Explaining the vehicle alphabet – Electronic Brakeforce Distribution (EBD)

In the second of our series, we explain another common acronym found in modern vehicle safety and driver aid systems – Electronic Brakeforce Distribution or EBD.

EBD works closely with ABS (Anti-lock Braking System), which we explained in last month’s newsletter. The whole idea is to apply brake force when and where it is needed most in an emergency situation. This response is controlled by a micro-computer and happens much faster than the driver can react.  

EBD is based on the principle that not every wheel needs to apply the same effort to bring the car to a stop. Basically some wheels carry a heavier load than others and will therefore exert more braking force to bring the car to a halt without it losing control.

The amount of weight being supported by a wheel also shifts during the braking process, so the amount of brake force needed at each wheel can change very rapidly. An EBD system not only detects how much weight is being supported by each wheel, but it adjusts the amount of braking power sent to each wheel on a moment by moment basis.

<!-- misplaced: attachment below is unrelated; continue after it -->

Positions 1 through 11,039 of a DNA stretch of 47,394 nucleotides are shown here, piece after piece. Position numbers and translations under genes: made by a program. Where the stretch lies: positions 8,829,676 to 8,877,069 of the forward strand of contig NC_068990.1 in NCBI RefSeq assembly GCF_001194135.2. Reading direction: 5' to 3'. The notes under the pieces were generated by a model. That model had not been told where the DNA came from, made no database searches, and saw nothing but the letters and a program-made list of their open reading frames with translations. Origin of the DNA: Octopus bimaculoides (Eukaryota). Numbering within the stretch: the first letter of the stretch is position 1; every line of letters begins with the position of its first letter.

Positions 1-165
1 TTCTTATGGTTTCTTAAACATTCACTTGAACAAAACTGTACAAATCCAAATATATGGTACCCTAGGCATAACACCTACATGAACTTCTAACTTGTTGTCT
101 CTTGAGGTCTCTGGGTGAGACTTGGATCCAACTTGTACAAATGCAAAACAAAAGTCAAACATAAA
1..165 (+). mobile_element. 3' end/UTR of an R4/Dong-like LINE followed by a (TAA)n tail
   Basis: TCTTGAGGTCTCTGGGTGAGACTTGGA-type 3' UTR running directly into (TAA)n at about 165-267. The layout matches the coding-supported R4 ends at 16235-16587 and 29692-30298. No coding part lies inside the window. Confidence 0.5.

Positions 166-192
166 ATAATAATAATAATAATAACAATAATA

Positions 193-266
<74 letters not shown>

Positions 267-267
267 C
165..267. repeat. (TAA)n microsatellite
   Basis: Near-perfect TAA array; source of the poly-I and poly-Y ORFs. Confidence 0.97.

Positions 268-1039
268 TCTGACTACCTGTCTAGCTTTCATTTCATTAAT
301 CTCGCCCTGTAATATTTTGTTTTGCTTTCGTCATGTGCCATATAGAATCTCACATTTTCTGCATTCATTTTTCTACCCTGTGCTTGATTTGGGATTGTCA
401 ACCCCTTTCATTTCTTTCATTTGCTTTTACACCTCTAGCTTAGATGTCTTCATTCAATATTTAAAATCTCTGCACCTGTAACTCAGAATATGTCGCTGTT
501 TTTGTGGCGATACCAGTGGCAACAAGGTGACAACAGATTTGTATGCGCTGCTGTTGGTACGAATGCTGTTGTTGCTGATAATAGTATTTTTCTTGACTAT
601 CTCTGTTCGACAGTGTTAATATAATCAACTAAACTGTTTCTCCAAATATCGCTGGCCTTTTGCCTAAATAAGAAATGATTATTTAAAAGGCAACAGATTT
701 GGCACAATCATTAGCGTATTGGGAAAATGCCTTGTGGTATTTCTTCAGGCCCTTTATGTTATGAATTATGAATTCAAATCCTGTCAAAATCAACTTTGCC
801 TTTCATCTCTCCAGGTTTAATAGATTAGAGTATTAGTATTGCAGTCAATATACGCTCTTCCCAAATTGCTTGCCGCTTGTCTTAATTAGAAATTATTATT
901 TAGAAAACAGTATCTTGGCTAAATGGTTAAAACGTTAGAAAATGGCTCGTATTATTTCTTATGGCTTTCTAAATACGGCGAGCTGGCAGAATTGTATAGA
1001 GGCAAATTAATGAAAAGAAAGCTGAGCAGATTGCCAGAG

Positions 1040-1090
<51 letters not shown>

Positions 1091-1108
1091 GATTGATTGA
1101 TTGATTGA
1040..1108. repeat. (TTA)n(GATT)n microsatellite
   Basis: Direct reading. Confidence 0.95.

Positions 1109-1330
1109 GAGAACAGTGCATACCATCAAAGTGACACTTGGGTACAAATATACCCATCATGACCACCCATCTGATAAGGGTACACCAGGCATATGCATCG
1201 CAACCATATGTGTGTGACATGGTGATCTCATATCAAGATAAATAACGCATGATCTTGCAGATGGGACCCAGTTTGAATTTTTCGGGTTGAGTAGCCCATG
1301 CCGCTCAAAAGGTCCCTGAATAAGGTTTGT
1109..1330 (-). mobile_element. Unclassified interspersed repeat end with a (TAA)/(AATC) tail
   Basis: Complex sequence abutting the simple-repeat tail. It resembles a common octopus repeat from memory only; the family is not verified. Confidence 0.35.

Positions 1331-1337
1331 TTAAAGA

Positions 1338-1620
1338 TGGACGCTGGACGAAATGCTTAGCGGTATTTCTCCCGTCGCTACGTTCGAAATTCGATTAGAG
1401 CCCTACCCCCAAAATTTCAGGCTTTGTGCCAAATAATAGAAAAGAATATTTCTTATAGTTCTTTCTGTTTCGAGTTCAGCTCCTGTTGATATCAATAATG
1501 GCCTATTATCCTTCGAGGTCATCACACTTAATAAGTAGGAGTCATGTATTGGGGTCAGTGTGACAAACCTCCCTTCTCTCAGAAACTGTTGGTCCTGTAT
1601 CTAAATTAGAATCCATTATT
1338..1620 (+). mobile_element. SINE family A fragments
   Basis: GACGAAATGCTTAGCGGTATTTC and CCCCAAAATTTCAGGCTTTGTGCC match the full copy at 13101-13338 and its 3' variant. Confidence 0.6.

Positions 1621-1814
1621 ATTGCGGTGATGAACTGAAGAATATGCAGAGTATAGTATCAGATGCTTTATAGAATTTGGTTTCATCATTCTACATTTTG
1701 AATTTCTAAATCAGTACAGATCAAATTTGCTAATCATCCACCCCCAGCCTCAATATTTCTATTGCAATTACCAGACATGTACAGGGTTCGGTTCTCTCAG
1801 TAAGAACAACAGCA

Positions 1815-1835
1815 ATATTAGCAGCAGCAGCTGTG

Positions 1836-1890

So how does this help you in the real world? Imagine you're driving down the highway and you see a hazard in front of you -- a stopped car, for instance. You slam on your brakes but you don’t have enough time to come to a full stop so you turn the steering wheel to one side to go around the stopped car, even while you're still pressing down on the brake.

What happens next? Well, if your car has a traditional braking system the shifting vehicle weight can cause the tyres to lock, which reduces your ability to steer. You may find that you can't get around the obstacle in time. Or the car may oversteer and go out of control.

But if you have EBD, the story will have a very different ending - your vehicle's tyres won't lock up and you can keep steering. And the oversteer is prevented by maintaining the proper brake force to the inner and outer wheels. As a result, you're more likely to get out of this situation with your car intact and your passengers uninjured.

Keep an eye out for the next is our series in next month’s newsletter!


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